A connector assembly is provided that is suitable for controlling the resonance frequency of ground terminals used to shield high-speed differential pairs. Ground terminals may be commonized so as to provide ground terminals with a predetermined maximum electrical length. Reducing the electrical length of the ground terminal can move a resonance frequency of the ground terminals of the connector outside the range of frequencies at which signals will transmitted.

Description

This application is a national phase of PCT Application No. PCT/US09/64300, filed Nov. 13, 2009, which in turn claims priority to U.S. Provisional Ser. Application No. 61/114, 897, filed Nov. 14, 2008, both of which are incorporated herein by reference in their entirety.

BACKGROUND OF THE INVENTION

The present invention generally relates to connectors suitable for high-speed communication.

While a number of different configurations exist for high-speed connectors, one common configuration is to align a number of terminals in a row so that each terminal is parallel to the adjacent terminal. It is also common for such terminals to be closely spaced together, such as at a 0.8 mm pitch. Thus, high-speed connectors tend to include a number of tightly spaced and similarly aligned terminals.

High-speed communication channels tend to use one of two methods, differential signals or single-ended signals. In general, differential signals have a greater resistance to interference and therefore tend to be more useful at higher frequencies. Therefore, high-speed connectors (e.g., high-frequency capable connectors) such as the small form factor pluggable (SFP) style connector tend to use a differential signal configuration. One issue that has begun to be noticed with increased importance is that as the frequency of the signals increases (so as to increase the effective data communication speeds), the electrical and physical length of the connector becomes more of a factor. In particular, the electrical length of the terminals in the connector may be such that a resonance condition can occur within the connector because the effective electrical length of the terminals and the wavelengths contained in the signaling become comparable. Thus, even connectors systems configured to use differential signal pairs begin to have problems as the frequency increases. Consequentially, the potential resonance condition in existing connectors tends to make them difficult or unsuitable for use in higher speed applications. Accordingly, improvements in the function, design and construction of a high-speed connector assembly would be appreciated by certain individuals.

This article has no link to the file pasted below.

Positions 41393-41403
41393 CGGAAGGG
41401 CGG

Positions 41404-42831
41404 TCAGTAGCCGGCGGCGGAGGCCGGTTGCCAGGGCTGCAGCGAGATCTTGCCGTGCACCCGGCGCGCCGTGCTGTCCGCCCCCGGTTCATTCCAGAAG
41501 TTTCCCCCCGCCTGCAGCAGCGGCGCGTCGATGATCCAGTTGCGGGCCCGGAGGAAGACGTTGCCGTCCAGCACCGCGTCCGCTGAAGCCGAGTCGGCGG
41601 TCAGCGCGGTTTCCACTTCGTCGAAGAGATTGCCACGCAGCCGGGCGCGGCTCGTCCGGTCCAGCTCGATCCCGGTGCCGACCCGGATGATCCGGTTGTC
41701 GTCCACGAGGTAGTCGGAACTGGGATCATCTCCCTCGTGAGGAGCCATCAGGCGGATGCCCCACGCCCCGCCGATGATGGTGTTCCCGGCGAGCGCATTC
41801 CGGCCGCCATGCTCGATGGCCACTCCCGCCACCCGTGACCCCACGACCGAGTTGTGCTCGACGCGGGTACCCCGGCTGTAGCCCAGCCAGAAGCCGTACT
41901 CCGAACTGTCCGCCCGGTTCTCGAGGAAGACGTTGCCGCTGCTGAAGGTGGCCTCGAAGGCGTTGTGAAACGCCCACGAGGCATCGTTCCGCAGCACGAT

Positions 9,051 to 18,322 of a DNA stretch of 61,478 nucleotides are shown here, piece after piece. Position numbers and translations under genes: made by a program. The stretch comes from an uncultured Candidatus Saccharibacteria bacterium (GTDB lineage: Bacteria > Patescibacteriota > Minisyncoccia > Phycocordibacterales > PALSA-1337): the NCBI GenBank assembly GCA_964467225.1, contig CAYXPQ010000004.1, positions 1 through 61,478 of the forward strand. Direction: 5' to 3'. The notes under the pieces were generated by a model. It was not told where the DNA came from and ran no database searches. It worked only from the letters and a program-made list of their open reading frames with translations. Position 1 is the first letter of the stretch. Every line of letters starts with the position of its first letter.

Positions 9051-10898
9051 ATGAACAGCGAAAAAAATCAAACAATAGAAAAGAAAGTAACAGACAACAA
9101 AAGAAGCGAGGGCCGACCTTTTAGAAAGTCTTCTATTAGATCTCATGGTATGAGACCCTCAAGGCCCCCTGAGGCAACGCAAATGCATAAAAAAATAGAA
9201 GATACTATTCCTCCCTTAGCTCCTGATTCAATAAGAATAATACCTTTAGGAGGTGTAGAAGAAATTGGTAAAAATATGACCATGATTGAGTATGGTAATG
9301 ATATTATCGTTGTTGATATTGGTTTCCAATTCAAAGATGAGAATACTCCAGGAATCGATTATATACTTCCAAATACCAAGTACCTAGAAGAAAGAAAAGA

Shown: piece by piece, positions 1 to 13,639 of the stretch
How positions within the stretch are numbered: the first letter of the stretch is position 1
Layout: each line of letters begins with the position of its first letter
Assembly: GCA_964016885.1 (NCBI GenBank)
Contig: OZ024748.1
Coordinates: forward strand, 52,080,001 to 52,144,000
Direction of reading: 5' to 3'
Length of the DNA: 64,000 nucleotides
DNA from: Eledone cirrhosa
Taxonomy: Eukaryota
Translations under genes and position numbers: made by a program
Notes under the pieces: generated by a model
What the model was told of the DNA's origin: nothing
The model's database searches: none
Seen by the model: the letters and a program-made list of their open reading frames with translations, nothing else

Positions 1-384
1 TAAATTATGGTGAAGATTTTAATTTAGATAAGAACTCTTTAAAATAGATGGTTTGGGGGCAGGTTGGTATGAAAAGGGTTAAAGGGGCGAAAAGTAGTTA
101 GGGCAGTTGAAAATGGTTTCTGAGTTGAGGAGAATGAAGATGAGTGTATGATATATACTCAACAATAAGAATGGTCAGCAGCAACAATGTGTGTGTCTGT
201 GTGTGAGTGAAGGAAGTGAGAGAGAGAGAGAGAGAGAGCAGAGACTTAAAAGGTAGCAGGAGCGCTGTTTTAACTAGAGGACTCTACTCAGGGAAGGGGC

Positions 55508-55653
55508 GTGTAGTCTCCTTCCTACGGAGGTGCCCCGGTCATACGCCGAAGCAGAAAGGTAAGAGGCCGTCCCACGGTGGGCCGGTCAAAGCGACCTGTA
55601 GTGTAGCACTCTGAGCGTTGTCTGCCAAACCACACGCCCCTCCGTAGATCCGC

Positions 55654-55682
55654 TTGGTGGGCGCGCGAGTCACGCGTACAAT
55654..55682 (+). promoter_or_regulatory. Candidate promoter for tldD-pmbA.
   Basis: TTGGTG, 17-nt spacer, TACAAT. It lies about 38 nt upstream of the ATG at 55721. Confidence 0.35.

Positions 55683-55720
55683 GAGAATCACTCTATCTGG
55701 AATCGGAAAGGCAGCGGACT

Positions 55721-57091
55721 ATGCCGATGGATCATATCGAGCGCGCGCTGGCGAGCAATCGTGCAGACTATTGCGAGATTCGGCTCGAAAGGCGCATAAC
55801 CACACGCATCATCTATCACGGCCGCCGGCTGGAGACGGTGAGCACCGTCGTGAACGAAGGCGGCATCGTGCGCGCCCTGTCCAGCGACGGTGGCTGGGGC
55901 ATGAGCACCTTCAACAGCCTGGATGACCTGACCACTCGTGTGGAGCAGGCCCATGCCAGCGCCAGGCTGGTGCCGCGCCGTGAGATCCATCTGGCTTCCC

SUMMARY OF THE INVENTION

A connector includes a plurality of ground and signal terminals, creating a complex transmission structure. The resultant resonant frequency of two ground terminals may be modified by coupling the two ground terminals together with a bridge so as to provide predetermined maximum electrical length associated with a particular resonance frequency. In an embodiment, two ground terminals may be coupled together via a bridge that extends transversely to a differential signal pair of terminals where the differential signal pair is positioned between the two ground terminals. In an embodiment an air gap may exist between the bridge and the differential signal pair. In an embodiment, a bridge may be used to couple two or more ground terminals. In an embodiment, a unified set of two or more ground terminals may be configured so as to provide an integrated set of terminals coupled together so as to provide a desired maximum electrical length.

BRIEF DESCRIPTION OF THE DRAWINGS

FIG. 1 is an axonometric view of an embodiment of a connector assembly with ground clips;

FIG. 2 is a top plan view of the connector assembly of FIG. 1;

FIG. 2A is a plan view of the connector assembly of FIG. 1 taken along the line 2A-2A of FIG. 1;

FIG. 3A is a side view of the connector of FIG. 1;

FIG. 3B is a partial axonometric view of the connector in FIG. 3A that illustrates terminals mounted on the printed circuit board;